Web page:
By Gail Marsh
When does 45 minutes seem more like 45 hours? When teaching Sunday school!
It doesn’t need to be like this. What can make a difference? Training! Many church leaders and Sunday school superintendents fail to take the time to train their volunteer teachers. And that’s a mistake! Especially if you hope to retain teachers from one year to the next.
The following suggestions offer some practical and helpful hints—things every good teacher should know and do. Give your teachers a boost toward success. Provide information that they need and strategies that will help them enjoy their teaching experience and touch lives for Jesus, as well!
Consider teaching teachers about these things:
- Routines and procedures. Explain how your Sunday school works. Where do classes meet? Do classes join together for a group opening? What is the beginning and ending time for Sunday school? Do teachers take attendance or an offering? If so, where do they place results? What is the check in and check out procedure for small children? Is there a preferred or standard discipline plan for teachers to follow? Where are the extra Bibles, tissues, and craft supplies kept? Your teachers need to understand the nuts and bolts that make up your Sunday school. Tell them!
- Lesson planning. The old saying is true: If you fail to plan, plan to fail! Planning involves more than those frantic ten minutes before the children arrive in the classroom. Teachers need to plan their entire lesson so well that they could lead the lesson in their sleep! (Well, almost!) Beyond knowing the Bible story, teachers need to bring everything they’ll need: Bibles, lesson leaflets, offering basket, and a class roster. (Maybe even some name tags for the first few times their class meets.) Teachers will also need to gather props, pictures, or other items needed to present the Bible story. Encourage teachers to consider seating arrangements and discipline strategies, too. As leader, it’s your job to do everything you can to help your teachers succeed.
- Attention-getting strategies. If your Sunday school doesn’t have a group opening, students will probably arrive a few at a time. When it’s time to begin, teachers will need to get the class to take their seats, quiet themselves, and be ready to listen. Some teachers sound a noisemaker, ring chimes, or blink the lights to signal that it’s time to begin. Other teachers prefer to use a verbal prompt. With a prompt, the teacher will say something, and the class will, in unison, reply with a predetermined word or phrase. For example, the teacher might say, “5 . . . 4 . . . 3 . . . 2 . . . 1.” Students respond by moving to their places as they whisper their response, “Time to begin.” Encourage your teachers to devise a prompt and teach it to their class. You can find many attention-getting prompts online.
- Ways to keep attention. Once the class is settled and ready to listen, it’s showtime! Teachers must be ready. (Now is not the time to search for the day’s Bible text, or firm up brunch plans with a friend.) All of the pieces of the lesson should be in place so that the teacher can easily access them. If the pace of the lesson is brisk and well thought out, teachers will keep their students focused. Additionally, encourage teachers to be genuinely enthusiastic as they go through the lesson. They can move around the room, and vary voice speed and volume, to keep their students’ attention.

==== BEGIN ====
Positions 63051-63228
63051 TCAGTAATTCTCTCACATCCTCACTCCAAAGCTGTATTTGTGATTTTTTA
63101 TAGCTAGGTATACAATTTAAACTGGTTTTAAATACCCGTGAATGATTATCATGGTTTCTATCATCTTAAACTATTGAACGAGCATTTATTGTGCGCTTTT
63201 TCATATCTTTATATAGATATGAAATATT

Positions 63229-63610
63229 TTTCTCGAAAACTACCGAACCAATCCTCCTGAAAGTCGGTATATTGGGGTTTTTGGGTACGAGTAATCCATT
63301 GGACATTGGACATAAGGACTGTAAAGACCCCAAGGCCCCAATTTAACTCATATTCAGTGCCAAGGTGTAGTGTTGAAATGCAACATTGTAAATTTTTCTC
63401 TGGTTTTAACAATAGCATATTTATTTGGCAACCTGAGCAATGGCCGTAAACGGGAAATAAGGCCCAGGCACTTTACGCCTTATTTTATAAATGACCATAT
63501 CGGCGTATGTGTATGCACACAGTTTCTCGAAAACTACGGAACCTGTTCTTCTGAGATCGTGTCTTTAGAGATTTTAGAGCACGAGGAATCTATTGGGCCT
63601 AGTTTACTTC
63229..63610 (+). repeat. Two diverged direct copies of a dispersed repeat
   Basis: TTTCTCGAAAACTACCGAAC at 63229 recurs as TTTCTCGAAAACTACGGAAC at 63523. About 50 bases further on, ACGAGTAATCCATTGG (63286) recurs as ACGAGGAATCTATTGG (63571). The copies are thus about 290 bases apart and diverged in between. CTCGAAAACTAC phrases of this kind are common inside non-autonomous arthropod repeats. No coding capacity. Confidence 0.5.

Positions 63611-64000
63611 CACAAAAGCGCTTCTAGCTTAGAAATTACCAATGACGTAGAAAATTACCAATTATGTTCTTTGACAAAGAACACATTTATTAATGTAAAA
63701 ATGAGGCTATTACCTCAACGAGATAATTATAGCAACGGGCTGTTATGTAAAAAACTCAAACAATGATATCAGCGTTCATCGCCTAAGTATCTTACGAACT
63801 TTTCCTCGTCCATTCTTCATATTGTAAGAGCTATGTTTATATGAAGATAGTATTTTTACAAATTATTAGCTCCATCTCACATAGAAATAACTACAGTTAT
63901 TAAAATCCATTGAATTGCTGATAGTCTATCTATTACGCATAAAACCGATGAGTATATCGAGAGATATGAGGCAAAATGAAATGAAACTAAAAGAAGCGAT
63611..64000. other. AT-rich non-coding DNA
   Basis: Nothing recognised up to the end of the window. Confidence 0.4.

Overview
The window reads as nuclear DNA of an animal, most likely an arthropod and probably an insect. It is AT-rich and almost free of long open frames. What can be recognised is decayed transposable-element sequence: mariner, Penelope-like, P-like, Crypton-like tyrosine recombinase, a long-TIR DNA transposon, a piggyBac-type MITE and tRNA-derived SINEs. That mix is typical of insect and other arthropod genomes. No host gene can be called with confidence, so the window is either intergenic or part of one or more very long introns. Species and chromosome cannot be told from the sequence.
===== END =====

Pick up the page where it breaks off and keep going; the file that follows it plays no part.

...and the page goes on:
It’s important to remember that a child’s attention span is generally equal to his or her age. For example, a four-year-old can generally focus intently for four minutes. That’s why teachers of little ones change things up as they teach. After the Bible story, for example, the group may stand to sing. Teachers can also keep their students’ attention by involving the class in the lesson—active learning. If the story of Noah's Ark is taught, perhaps students could provide sound effects, patting their laps, for example. Louder and faster for more rain, tapering off as the rains subside. Or, involve the class with story actions. They could flutter their fingers each time they hear the word rain as you tell Noah’s story.
- Making connections. Teaching the facts of the Bible story is really only the beginning. Encourage teachers to connect the biblical account to the students’ everyday lives, like this: “Noah and his family faced huge challenges. Sometimes we face difficult times too. What are some challenges kids like you face? Is God strong enough to help us when challenges come? Yes, he is! Let’s talk about that.” You’ll also want to encourage teachers to share their own faith stories because they help students understand that God is still at work in the lives of his people today.
- Lesson reminders. Children remember what they’ve learned if they have something tangible to remind them. This might be a simple craft, a printed Bible verse, or a picture of the Bible story. Older students may also enjoy making a craft, but some teachers find that many of the older students prefer a challenge. For example, in the story of Noah, the challenge may be: “Find three Bible verses that mention God’s promises to care for you. Bring the verses with you next week.” Whatever goes home with the Sunday school students should serve as a reminder of the lesson’s central truth. And who knows? Maybe family members will be encouraged by that biblical truth, as well!
Share these ideas with your teaching staff before your children’s ministry program kicks off this fall. Encourage them to tweak the suggestions to best fit the age group they teach. They may discover that 45 minutes goes by waaay too fast!
You are welcome to copy this article for one-time use when you include this credit line and receive no monetary benefit from it: © 2019 CTA, Inc. Used with permission.
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